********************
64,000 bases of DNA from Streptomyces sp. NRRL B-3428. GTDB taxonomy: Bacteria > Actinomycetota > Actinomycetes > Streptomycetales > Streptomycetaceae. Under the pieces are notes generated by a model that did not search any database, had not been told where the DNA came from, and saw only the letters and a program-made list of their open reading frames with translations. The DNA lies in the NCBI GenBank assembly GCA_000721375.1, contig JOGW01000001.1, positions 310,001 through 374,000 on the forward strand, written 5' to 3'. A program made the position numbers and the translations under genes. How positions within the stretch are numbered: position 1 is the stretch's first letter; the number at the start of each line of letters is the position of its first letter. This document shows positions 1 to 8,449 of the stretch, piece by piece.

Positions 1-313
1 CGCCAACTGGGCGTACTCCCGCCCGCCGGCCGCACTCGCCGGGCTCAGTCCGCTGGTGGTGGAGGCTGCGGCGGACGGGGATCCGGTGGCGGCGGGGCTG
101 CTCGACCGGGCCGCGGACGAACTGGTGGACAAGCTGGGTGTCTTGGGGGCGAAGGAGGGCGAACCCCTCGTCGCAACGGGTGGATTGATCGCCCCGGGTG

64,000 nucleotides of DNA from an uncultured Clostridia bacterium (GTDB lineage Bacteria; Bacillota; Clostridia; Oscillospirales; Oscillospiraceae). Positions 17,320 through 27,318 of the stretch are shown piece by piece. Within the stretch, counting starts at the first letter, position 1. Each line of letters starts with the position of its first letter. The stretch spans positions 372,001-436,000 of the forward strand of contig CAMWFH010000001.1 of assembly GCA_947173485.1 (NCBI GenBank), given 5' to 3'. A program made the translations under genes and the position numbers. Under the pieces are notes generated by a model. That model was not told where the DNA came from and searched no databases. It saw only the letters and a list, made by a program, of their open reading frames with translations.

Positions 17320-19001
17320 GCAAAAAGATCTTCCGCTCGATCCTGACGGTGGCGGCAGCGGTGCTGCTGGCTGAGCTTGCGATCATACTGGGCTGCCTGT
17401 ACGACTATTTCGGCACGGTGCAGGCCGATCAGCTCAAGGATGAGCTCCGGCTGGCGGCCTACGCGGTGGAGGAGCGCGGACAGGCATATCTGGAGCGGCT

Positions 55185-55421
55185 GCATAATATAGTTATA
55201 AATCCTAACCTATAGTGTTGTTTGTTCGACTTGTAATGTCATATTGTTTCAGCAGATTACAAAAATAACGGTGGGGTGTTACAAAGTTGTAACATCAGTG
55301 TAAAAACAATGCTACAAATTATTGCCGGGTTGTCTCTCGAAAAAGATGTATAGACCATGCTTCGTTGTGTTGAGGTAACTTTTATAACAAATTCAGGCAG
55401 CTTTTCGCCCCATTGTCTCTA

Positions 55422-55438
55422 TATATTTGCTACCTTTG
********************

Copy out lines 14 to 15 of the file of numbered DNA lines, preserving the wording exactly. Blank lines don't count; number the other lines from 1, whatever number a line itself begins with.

Positions 55422-55438
55422 TATATTTGCTACCTTTG